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I'm using PerfMonitor.exe ( http://bcl.codeplex.com/wikipage?title=PerfMonitor ) to track down some .NET performance issues of a .NET 4.0 app that uses some third party libraries some of which are native code.

When I run the Perfmonitor GCTime report, it lists the individual GC's and classifies them in several ways. One column in the report is called "Reason". Some GC's have Reason="Induced" and others have Reason="SmallAlloc".

I assume that the GCs labelled "SmallAlloc" are caused by regular allocation (New Object()) and GCs labelled "Induced" are caused by a call to "System.GC.Collect". Please let me know if you think I've made an incorrect assumption.

I'm trying to find the code that is calling System.GC.Collect but I've been unsuccessful. Using MSVS 2010 Professional, I set up a breakpoint in System.GC.Collect, and made sure that this breakpoint works by writing a simple test function that contains a call to System.GC.Collect. However, my app that I'm tuning does not break at that breakpoint which makes me believe that none of the code calls System.GC.Collect.

I'm thinking maybe there is native code that induces the GC by calling a native function in mscorwks.dll directly and bypasses System.GC.Collect. I see that System.GC.Collect calls _Collect in JitHelpers.cpp which is in mscorwks. Is there a way to set a breakpoint in that function?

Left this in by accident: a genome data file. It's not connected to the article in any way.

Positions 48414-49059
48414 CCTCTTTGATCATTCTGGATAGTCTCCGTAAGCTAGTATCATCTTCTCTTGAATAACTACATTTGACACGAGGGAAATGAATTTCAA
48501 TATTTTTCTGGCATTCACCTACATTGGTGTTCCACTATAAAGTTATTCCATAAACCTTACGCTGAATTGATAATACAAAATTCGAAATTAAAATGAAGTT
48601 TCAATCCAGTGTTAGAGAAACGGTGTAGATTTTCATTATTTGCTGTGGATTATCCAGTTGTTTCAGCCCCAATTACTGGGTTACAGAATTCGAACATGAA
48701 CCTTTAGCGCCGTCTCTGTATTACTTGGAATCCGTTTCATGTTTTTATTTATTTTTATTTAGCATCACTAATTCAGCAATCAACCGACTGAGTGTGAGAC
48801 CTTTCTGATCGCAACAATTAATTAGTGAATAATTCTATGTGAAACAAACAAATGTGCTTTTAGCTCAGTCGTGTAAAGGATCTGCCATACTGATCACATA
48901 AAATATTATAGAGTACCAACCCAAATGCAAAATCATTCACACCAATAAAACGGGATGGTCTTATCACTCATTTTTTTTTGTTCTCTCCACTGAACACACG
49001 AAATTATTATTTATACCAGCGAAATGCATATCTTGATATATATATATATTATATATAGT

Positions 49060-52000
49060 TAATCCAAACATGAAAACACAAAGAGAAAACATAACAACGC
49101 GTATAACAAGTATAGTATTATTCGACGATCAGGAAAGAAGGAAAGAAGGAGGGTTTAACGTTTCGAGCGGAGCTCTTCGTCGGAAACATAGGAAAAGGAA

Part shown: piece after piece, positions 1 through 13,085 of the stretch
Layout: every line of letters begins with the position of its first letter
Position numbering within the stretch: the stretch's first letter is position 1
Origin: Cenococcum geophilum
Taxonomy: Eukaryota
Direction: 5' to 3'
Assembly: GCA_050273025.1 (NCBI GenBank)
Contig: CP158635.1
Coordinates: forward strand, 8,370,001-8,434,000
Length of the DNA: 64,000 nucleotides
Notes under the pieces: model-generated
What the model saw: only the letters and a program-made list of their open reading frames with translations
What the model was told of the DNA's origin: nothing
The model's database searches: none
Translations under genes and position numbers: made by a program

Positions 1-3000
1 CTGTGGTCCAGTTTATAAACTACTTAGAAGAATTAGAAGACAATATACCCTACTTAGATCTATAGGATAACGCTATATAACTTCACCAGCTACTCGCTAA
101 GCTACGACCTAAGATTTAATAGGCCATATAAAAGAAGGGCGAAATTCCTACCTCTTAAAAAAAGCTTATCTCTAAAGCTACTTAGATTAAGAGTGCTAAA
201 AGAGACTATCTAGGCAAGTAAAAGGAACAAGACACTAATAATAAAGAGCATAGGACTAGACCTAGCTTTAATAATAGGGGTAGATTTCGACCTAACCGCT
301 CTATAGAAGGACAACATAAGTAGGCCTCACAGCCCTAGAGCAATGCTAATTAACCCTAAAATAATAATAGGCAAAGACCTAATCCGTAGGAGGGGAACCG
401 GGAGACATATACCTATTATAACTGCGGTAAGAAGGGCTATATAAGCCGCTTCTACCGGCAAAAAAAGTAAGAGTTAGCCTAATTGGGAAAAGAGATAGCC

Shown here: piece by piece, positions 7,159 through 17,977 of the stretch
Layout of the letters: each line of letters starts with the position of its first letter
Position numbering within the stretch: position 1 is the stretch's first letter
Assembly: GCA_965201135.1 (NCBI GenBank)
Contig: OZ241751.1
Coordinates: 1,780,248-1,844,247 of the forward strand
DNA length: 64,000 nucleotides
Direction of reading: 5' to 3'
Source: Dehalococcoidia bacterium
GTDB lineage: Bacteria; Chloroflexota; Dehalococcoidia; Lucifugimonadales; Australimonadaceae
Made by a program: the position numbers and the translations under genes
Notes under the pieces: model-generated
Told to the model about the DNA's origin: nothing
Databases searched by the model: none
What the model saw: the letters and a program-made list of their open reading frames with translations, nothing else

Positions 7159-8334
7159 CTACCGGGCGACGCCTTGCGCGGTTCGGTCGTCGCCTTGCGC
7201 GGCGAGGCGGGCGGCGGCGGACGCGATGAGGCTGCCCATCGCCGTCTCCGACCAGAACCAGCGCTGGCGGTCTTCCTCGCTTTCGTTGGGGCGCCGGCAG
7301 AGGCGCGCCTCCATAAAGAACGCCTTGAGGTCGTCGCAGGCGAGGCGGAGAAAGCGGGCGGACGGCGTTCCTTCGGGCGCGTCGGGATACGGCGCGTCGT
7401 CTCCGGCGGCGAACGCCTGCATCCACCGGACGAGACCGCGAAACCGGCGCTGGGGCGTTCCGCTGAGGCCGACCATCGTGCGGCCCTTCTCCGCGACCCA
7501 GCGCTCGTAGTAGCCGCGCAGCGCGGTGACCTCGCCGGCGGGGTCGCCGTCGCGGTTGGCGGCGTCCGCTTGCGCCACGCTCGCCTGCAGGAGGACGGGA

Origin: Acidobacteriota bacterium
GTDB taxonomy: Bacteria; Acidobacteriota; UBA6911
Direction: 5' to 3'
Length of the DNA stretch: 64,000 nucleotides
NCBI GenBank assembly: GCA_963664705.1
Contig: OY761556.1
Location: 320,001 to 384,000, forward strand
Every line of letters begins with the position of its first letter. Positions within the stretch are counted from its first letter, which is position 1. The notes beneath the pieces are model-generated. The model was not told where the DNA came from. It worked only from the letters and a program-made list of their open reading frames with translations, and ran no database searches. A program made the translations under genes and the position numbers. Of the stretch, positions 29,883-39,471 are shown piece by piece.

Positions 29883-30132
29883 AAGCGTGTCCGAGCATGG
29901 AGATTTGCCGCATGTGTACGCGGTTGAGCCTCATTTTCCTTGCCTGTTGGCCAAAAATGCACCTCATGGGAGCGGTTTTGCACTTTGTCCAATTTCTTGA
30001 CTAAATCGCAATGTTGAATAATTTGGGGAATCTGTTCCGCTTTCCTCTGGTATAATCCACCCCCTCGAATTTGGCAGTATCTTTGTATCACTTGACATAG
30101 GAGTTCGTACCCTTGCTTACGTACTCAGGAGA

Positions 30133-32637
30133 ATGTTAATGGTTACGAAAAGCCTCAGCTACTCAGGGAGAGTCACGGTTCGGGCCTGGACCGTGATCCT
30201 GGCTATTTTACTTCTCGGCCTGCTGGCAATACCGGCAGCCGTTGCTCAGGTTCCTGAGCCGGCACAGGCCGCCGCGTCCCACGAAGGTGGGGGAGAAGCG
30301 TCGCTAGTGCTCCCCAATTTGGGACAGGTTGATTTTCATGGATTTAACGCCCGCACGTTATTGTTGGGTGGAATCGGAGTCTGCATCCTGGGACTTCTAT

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2 Answers 2

I looked a little closer at the output of PerfMonitor.exe. I'm not sure that every GC labelled "Induced" is actually induced by System.GC.Collect. It appears that all Gen 1 GC's are labelled Reason="Induced", while all Gen 0 GC's are labelled Reason="SmallAlloc". Gen2 GCs are labelled Reason="LowMemory".

There is a performance counter for tracking .NET Induced GCs. I monitored that performance counter and it does not show any induced GC's in my process. So I conclude that Perfmonitor.exe has misled me.

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I dug a little more and determined that our code was not disposing of some unmanaged objects. The library that manages these objects uses System.GC.AddMemoryPressure() and GC.RemoveMemoryPressure(). If AddMemoryPressure is called enough times, it triggers a GC that appears as "induced" in Perfmonitor.exe and Performance Counters. –  Sev Z. May 24 '11 at 18:56

It seems you've deduced that GC.Collect() is not your issue here, but for reference, I have succeeded in putting breakpoints in GC.Collect in the past when I could see from the Induced GC counter that there were definitely induced GCs happening.

You can set the breakpoint location to System.GC.Collect and give it a go. Using this tactic, I'm sometimes successful in setting Framework breakpoints, sometimes not. I don't know if it's because methods/property calls are optimised out, or some other reason. But it's always worth a try. You may have to do things such as disabling "Just My Code" in the Tools->Options->Debug section.

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